African Holocaust Museums™
The Museum's History
In 1995, the African Holocaust Museum™ caught the attention of the New York Times. Creator and co-curator of the exhibit, Velma Maia Thomas, is quoted in that article. A representative from Random House Publisher, Inc. read the article and asked Ms. Thomas to write about the exhibit and the middle passage. The result was the award-winning book, Lest We Forget: The Passage from Africa to Slavery and Emancipation (1997, Crown Publishing, Random House, Inc.). With documents and images that one can remove, hold and feel, Lest We Forget brings history to life. Open the deck of a slave ship and see how captured Africans were stacked below. Hold in your hands precious freedom papers; remove a receipt for a woman sold into slavery. This tactile book, based on the African Holocaust Museum™, has become a national best seller with hundreds of new readers discovering it each year.
Lest We Forget and The African Holocaust Musuem™ created a national stir. The African Holocaust Museum™ was a feature at the 1996 and 1998 National Black Arts Festivals, where hundreds of thousands paid their respects to the ancestors for their sacrifices and courage. Ms. Thomas spoke on panels that addressed slave trade and the African Diaspora and was interviewed by National Public Radio, BCC, the Atlanta Journal and Constitution and more. From 1997 to 1998, the Exhibit traveled to universities and colleges in the Southeast. In the fall of 1998, The African Holocaust Musuem™ returned to the Shrine of the Black Madonna™ Bookstore and Cultural Center in Atlanta where it is on permanent display. The Shrine of the Black Madonna™ Bookstores and Cultural Centers in Houston and Detroit have developed similar exhibits, giving access to people from around the country to see, learn and experience our history.
Reverend Albert B. Cleage, founder and first holy patriarch of the Shrine of the Black Madonna™ Church, wrote of slavery’s impact on the minds and lives of enslaved Africans and subsequent generations. “The psychological damage to the African is beyond comprehension,” wrote Rev. Cleage. “Not only was the enslaved generation rendered psychologically ill, the effects have been culturally transmitted from generation to generation down to the present. A mentally sick generation cannot but hand its sickness down to its children. This is especially true of a slave experience which never ended.”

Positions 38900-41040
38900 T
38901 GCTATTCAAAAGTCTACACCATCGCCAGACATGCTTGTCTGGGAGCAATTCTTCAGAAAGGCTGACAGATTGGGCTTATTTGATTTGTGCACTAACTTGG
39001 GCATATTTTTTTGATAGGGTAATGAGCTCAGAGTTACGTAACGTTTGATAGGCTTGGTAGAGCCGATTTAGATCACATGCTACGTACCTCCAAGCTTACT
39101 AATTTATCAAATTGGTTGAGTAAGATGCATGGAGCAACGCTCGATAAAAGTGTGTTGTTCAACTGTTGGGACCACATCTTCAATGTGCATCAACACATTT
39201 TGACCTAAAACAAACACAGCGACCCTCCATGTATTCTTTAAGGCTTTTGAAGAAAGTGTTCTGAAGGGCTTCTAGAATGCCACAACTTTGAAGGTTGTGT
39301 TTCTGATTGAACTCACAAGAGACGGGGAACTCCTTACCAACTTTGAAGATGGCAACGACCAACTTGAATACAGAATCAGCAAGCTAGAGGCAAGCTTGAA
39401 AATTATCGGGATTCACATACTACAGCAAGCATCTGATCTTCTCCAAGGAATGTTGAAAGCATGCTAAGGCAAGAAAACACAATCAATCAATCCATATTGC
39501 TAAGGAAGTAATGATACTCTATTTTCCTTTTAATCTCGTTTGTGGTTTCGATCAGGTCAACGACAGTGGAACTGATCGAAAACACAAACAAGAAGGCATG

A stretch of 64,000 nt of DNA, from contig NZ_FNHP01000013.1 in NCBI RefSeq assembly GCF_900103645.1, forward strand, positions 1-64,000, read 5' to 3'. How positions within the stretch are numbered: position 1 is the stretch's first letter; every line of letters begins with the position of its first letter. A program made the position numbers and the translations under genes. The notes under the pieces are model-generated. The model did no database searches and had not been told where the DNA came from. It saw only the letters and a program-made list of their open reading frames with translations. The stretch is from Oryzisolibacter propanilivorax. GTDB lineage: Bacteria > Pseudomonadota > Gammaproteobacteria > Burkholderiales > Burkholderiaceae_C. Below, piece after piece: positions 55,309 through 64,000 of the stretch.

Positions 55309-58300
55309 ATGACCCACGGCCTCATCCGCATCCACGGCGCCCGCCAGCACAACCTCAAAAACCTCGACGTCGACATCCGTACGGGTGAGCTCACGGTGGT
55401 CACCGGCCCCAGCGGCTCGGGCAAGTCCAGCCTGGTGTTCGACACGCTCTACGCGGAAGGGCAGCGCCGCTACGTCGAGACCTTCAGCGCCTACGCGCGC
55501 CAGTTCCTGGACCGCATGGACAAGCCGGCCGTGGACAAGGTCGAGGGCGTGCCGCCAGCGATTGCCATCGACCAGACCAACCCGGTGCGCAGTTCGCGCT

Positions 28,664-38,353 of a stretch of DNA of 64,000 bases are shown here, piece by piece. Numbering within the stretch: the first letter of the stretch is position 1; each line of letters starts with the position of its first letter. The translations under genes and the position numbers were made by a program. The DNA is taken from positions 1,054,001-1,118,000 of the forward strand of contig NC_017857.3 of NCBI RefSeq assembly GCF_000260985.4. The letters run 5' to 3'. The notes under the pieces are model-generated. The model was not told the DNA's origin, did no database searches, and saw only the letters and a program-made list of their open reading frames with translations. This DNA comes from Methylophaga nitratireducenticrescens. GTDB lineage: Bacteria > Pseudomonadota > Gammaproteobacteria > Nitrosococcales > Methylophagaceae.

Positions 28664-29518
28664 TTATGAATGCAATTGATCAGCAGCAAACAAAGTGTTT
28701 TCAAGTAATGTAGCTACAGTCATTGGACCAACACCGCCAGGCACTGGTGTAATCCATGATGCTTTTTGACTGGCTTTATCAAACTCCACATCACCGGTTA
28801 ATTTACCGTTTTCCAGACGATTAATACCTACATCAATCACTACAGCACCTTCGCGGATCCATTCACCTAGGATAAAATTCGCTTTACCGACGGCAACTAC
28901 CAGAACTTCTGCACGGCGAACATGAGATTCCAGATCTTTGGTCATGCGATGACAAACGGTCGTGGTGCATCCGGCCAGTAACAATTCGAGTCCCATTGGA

We invite you to visit the African Holocaust Musuem™ while in Atlanta or any of our cultural centers. For more information on tours, cost and hours contact the Shrine of the Black Madonna™ Cultural Center and Bookstores at (404) 752-6125 in Atlanta, (313) 491-0777 in Detroit or (713) 645-1071 Houston.
What visitors have said about the African Holocaust Musuem™:
- “I loved the Exhibit! I really learned a lot. I will come back to share the knowledge to all Black people” – student at Benjamin Mays High School – Atlanta
- “This is the second year I have brought my students from Albany, Georgia, up to see the Holocaust…We love it each year. Thank you for your effort to enlighten our children.”
- “I have never felt what I felt as I walked into this room. I felt pain, I felt suffering, I felt tears.”
- “I’ve studied the history of the African-American experience in college. I’ve done individual research. I have never felt what I feel today. In this room there is a gateway. There is a connection to the other side. I feel enriched. I feel empowered. I feel connected, and I will not forget.”
- “Radical exhibit. Revolutionary. Raw remembrances.”